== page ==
We need more red team analysis. Picture having a group whose permanent responsibility is to imagine how China would react to certain kinds of policies. Have that group thoroughly embedded in Xi Jinping’s thoughts.
It would be living day in and day out immersed in PRC media, doing its best to simulate the Politburo’s thinking. That’s probably really useful. It’s at least worth testing. Running these kinds of experiments on analytic and policy processes would be worth trying at least.
Jordan Schneider: I assume you were involved in one of the more consequential decisions of this first term of the Biden administration — the October 7 export controls on China. That must have been an enormous institutional lift to form that policy.
Jason Matheny: [We were] doing the analysis in a really detailed way — really understanding moves and counter-moves, costs and benefits. [We had] a team that was really deep on the technical details of chips — what they can do, what thresholds matter, how they could be used in the future.
[We had] enough technical expertise — both within government and from the national labs and elsewhere — that can help advise on that.
We were fortunate too in that some of the work had been done for us at CSET and other think tanks in advance. It’s really hard to do a lot of the thinking while you’re in the White House because there are so many demands on your time.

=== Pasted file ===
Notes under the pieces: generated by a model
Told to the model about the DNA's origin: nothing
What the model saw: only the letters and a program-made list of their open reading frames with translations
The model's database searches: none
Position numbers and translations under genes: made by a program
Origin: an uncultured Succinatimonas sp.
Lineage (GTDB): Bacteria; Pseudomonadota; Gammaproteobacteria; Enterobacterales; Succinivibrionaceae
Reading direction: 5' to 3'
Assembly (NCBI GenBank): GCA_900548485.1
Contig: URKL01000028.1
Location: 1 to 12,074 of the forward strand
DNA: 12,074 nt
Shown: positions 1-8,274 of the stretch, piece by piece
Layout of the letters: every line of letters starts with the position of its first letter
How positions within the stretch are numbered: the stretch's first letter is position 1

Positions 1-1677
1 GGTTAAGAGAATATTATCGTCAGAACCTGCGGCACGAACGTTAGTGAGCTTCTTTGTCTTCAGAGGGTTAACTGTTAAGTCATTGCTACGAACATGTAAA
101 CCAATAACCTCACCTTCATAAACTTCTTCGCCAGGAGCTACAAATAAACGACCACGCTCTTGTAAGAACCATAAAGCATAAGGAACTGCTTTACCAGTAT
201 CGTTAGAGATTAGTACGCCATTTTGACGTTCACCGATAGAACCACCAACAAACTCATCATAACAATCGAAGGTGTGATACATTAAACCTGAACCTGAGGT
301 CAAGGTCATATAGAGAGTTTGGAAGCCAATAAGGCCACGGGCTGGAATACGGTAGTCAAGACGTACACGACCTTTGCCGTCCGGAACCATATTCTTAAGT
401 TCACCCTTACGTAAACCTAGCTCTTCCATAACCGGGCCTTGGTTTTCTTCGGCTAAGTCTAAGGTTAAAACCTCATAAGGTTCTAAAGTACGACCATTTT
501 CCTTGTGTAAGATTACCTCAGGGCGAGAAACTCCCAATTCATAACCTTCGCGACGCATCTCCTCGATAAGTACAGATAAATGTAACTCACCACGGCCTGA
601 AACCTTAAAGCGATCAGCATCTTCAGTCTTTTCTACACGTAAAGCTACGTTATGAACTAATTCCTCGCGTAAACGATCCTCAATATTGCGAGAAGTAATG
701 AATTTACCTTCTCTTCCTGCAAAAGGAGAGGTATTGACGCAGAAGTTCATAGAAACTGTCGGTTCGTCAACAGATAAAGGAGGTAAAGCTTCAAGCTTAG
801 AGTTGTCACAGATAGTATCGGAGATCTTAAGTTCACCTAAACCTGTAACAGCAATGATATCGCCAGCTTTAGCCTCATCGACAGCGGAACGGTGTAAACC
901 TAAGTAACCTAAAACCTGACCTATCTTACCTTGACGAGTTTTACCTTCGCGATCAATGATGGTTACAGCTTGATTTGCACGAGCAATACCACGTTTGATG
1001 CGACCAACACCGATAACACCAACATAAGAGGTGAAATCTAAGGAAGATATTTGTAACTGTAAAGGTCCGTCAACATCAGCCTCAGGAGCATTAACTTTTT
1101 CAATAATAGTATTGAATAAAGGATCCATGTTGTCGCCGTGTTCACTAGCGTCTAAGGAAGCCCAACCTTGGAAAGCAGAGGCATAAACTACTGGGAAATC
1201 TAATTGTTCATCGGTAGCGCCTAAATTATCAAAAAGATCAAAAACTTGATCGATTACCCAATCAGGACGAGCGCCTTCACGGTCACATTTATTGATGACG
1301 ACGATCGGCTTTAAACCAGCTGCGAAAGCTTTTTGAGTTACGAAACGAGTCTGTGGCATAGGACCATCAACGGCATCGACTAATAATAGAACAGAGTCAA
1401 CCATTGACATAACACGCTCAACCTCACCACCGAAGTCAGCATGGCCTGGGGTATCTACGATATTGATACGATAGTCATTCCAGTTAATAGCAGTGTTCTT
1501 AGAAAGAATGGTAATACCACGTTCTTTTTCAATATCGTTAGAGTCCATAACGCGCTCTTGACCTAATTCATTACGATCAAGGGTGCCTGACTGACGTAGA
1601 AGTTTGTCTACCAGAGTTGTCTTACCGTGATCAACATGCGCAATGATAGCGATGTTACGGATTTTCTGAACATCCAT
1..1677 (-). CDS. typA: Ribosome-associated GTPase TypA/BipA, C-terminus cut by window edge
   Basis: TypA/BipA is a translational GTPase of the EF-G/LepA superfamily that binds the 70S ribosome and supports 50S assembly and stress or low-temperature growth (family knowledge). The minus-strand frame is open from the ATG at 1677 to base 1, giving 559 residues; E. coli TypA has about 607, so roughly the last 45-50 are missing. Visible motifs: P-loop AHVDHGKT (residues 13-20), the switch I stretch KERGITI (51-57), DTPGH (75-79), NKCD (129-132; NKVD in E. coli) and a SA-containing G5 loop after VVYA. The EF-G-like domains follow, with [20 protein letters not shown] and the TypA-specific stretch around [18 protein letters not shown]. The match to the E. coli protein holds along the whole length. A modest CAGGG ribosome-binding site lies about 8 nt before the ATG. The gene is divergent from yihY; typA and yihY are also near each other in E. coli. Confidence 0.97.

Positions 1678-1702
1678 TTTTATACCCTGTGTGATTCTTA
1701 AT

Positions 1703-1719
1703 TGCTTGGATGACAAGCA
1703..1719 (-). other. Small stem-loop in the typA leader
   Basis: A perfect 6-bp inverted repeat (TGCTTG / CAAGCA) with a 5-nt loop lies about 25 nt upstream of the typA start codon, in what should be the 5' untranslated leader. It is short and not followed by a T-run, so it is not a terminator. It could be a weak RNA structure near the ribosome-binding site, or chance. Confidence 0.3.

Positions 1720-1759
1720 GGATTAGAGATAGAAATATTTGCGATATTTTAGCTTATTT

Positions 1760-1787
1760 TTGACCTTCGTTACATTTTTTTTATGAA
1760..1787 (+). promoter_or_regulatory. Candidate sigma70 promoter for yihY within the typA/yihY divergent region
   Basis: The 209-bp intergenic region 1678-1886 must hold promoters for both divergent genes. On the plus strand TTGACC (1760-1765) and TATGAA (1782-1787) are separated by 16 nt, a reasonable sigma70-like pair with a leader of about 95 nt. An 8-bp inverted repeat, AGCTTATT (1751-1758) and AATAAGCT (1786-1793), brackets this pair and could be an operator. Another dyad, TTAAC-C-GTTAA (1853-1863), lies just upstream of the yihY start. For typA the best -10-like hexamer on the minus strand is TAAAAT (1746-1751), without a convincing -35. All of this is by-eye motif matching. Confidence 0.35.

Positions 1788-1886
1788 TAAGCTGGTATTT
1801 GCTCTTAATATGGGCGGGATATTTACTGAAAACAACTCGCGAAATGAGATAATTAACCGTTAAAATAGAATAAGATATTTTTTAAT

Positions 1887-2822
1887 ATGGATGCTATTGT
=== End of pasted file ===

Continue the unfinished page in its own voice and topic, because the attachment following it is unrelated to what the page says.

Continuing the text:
One of the advantages of places like RAND and CSET is that you sort of have the luxury of being able to do the math and work out the analysis. We were able to draw on that.
The other big lesson was that something like that doesn’t pass unless a significant number of departments and department heads agree with the approach.
So, that policy process was very inclusive. It involved a lot of agency heads. Their agencies reached the same conclusion for the same reasons on why the controls were warranted.
Semiconductors are pretty unusual in that they’re a real choke point with wide and deep moats in the global supply chain. They’re incredibly consequential for so many strategic issues.
In thinking about China’s ambitions in military modernization, cyber operations, and human rights abuses, chips play a major role in all three of those categories.
The Art of Policy
Jordan Schneider: You were an art history major? How did that come about?
Jason Matheny: I wanted to be an architect, and I went to a college that didn’t have an architecture school. I realized I wanted to be an architect after I had already started college. I worked as a social worker in Cabrini-Green, a housing project in Chicago.